Understanding the Pandemic Pool Phenomenon
If there’s one word you might associate with the beginning of the COVID-19 pandemic, it should be “uncertainty.” In March 2020, the virus took over the West seemingly overnight. Jobs, hobbies, and dreams were put on hold for millions of Americans and Canadians. The pool industry didn’t know what to expect either. Normally, spring and early summer are peak seasons for pool businesses. But pool pros were left to wonder: would the season see its usual success, or would the pandemic’s terror on economic conditions stop people from buying pools?
Fortunately, demand for pools saw a massive increase, leading to a “pool phenomenon.” Many pool businesses reported that demand tripled or even quadrupled by the summertime.
What do pool experts suspect is the reason for the added interest in pools? And how might it affect those who wish to buy a pool now? Read below to learn more.
The Increase in Demand For Pools, Explained
When it became clear that the pandemic would last a long time, many homeowners began looking at their living space differently. Since we’d all be spending more time than usual at home, many of us began to put more effort into creating a comforting atmosphere. We’ve heard a few frequent reasons that a pool was among the first things many wanted to add to their home.
- Travel plans would be cancelled, so a home pool would be necessary for a staycation
- A shared, community pool would be germy, whereas a single-family pool would be safer
- Many realized they would be bored under quarantine, and a pool would make things more interesting
- Some buyers anticipated a winter wave and purchased a hot tub early
Unsurprisingly, the high demand for pool installation led to long waitlists. But no one could have suspected they’d be this long: last summer, Reuters reported that customers would have to wait three weeks just to get an appointment to talk about pool installation – and the installation itself would have to wait until 2021. Similar situations unfolded in Canada and Europe.
The high demand for pool installation wasn’t the only reason this happened, though. A series of legal restrictions on the pool industry would ultimately slow everyone down. This included forcing many to work from home, which would slow down processing and letting fewer workers on job sites, meaning projects would take longer.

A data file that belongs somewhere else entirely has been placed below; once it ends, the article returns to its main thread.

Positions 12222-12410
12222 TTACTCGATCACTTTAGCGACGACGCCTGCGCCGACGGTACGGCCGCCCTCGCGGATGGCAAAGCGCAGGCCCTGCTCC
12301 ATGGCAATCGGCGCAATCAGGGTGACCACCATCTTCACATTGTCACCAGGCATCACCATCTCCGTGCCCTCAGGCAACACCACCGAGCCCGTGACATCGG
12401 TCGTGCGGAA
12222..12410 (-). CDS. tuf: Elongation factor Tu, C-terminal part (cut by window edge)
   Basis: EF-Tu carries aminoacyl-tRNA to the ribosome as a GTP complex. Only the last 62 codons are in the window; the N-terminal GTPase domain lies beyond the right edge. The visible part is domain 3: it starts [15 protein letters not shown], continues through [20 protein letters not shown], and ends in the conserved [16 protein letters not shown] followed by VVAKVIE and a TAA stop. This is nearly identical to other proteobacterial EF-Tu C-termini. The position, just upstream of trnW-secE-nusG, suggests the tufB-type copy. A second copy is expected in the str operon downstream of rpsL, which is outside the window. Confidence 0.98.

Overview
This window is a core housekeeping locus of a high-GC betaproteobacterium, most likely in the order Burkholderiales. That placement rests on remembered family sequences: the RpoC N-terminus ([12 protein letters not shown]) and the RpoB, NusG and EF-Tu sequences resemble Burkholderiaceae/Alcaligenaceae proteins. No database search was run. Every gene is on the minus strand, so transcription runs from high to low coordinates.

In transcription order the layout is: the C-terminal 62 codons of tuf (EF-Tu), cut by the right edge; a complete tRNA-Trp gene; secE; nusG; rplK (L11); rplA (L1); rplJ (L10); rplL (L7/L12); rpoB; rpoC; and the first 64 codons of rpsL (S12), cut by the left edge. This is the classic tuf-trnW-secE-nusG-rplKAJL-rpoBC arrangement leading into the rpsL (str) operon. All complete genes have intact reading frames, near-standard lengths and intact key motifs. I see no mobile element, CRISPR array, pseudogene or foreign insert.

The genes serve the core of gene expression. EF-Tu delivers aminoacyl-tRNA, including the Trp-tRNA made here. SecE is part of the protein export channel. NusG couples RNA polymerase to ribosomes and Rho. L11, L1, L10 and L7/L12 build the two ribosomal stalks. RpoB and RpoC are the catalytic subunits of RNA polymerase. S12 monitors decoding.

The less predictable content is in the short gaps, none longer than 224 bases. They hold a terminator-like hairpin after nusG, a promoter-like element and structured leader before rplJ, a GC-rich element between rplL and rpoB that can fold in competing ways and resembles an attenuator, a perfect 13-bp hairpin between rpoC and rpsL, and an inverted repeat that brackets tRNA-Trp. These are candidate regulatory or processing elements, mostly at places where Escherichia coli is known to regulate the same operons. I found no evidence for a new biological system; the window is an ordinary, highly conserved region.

To make things more complicated, the manufacturing process was also affected by COVID-19. Many chemicals and pieces of pool equipment are produced in China. Since this is the country from which the virus is believed to have originated, they were unable to successfully export as many of their products. Since plenty of borders closed or faced restrictions, the ability to get equipment from overseas became quite difficult. Production also slowed down since workplace restrictions allowed fewer workers in facilities.
As a result of all of this, many pool retailers found that they had no choice but to backorder these products and hope they would come in soon enough to satisfy customers.
In August 2020, Hurricane Laura wreaked havoc on Louisiana. Among the damage done was to a chemical plant that produces a significant amount of the pool industry’s chlorine. This wasn’t a result of the pandemic, but it was another complication that occurred during an already-contentious time.
The Cost of Materials Has Increased
As a result of the factors listed above – high demand, manufacturing hurdles, and the chlorine shortage – the price for equipment has increased. Buyers should expect to spend more if they want to buy materials for their pool, and it might be hard to find these materials at all.
What to Expect From Buying an Inground Pool in 2021
Pool professionals have made it through an unpredictable year, and we’ve learned how to serve customers in a quick and safe manner. Even with that being said, we cannot stress how important it is to book far in advance. Wait times are longer than they’ve ever been, but these wait times are worth getting through if you want a pool.
Call the Pros To Help You Plan
Thinking of getting an inground pool? Whether you’re planning to add a splash of excitement to your quarantine experience, or you’re planning the perfect post-pandemic pool party, we’ve got you covered. Pool care professionals can help you determine how a pool can fit in your yard and what further options you might choose to consider. We can also help ensure that every step of the process, from installation to maintenance, makes sense.
Since the beginning of the pandemic, we’ve seen a boom in demand for pools. The pool industry has responded to this demand by working hard to ensure that every customer’s hopes of getting a pool come true as soon as possible, though this goal has been halted by plenty of hurdles along the way. Ultimately, the pool industry will continue to monitor the pandemic and its effects on the industry closely.
Bert Minor has been a part of the landscaping business for nearly twenty years and has gained an excellent reputation as an innovative and creative designer. In fact, several of his designs and projects have been featured in industry supplier magazines. An active and contributing member of the industry, Bert sat on various boards including the Ottawa Chapter of Landscape Ontario and the Landscape Ontario Provincial Construction Committee. Bert also contributed technical articles published in the Canadian National Landscape Association magazine. With a relentless pursuit of knowledge, Bert has attained several industry certificates in landscape design, landscape construction and with the PHTCC—Pool and Hot Tub Council Canada. Prior to joining the landscaping industry, Bert spent several years in management in the services sector primarily in a customer advocate role. His honesty and integrity and his ability to build and develop strong relationships with clients reflects that.